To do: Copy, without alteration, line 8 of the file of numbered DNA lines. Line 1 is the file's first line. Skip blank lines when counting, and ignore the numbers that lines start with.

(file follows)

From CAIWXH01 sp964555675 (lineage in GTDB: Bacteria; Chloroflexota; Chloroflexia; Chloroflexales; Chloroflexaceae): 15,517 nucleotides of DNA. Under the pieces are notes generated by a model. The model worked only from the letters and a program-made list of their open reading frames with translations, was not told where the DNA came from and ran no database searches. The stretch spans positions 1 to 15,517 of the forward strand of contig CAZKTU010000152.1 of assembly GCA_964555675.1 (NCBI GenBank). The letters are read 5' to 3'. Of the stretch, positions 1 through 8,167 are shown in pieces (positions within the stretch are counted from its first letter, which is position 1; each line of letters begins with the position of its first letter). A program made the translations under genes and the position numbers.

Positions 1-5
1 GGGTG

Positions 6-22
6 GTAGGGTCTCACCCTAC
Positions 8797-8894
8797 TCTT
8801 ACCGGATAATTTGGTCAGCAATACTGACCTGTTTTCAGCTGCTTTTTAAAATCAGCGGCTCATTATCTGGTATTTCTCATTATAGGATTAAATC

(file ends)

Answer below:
8801 ACCGGATAATTTGGTCAGCAATACTGACCTGTTTTCAGCTGCTTTTTAAAATCAGCGGCTCATTATCTGGTATTTCTCATTATAGGATTAAATC